However Wenger’s critics are growing louder with every season that Arsenal fail to win a trophy. Just as the Realists criticised the Idealists, Wenger is accused of not understanding how the world of modern football works. By not signing big name players his detractors think he is restricting Arsenal’s chances. By letting Clichy, Fabregas and Nasri leave, as looks likely this off-season, Realists would say he has demonstrated once again that his policy is harmful for Arsenal’s chances, in that it is unrealistic and leaves Arsenal vulnerable to more realistic teams. As every season passes their best players move on to play for other teams who understand the ‘real’ world.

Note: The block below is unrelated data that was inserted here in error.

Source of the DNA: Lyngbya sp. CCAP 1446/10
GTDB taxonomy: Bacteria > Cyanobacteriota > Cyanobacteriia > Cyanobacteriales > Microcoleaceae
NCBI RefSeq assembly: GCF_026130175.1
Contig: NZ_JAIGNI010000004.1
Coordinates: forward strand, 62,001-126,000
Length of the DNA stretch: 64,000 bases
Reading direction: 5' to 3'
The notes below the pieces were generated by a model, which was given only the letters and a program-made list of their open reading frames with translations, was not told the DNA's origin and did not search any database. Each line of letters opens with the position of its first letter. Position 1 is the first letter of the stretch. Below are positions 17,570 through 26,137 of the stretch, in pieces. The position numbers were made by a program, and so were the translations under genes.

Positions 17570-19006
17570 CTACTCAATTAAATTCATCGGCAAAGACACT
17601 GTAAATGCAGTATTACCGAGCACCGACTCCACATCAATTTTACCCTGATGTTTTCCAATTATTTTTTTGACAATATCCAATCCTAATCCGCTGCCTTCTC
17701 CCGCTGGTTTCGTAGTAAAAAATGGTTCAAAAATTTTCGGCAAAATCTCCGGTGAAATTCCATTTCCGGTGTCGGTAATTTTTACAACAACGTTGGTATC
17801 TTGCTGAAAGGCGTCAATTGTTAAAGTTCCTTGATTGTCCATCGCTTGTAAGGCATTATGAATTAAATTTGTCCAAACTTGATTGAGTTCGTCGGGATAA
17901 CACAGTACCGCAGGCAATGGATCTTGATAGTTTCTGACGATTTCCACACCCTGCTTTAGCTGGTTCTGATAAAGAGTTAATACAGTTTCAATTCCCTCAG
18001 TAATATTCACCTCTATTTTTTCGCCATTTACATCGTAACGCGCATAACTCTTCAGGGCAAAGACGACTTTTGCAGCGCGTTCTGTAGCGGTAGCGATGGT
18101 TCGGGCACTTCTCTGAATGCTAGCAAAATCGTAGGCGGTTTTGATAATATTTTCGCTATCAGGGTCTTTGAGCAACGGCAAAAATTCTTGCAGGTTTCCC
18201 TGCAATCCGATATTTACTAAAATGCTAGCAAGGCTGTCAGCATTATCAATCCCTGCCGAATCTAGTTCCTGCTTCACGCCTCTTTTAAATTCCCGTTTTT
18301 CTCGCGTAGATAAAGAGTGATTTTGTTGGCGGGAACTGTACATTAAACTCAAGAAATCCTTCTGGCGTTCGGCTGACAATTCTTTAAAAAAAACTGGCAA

I suspect though, that like the so-called ‘Idealists’ Wenger doesn’t think of himself in this way (see here, for example). Instead he may be the only one who is actually living in the real world. There other teams who spend beyond their means or rely on injections of cash from wealthy owners. These teams who buy Arsenal’s players, may be the ones who are unrealistic. The IR Realists are often accused of letting their paranoia over others intentions lead them into poor decision making. During the Cold War, the US and the Soviet Union built up huge stockpiles of nuclear weapons, that could have destroyed the entire world many times over, at the time though a large arsenal of nuclear weapons were seen as being necessary to deter attacks. Eventually leaders realised that this situation was unsustainable and dangerous, and stocks of nuclear weapons are being reduced. In football the constant merry-go-round of huge transfer fees, players’ wages and managerial changes could be seen as unsustainable, poor decision making. The frugal method of running a team that Wenger advocates may be the closest thing to the real world in top flight English football.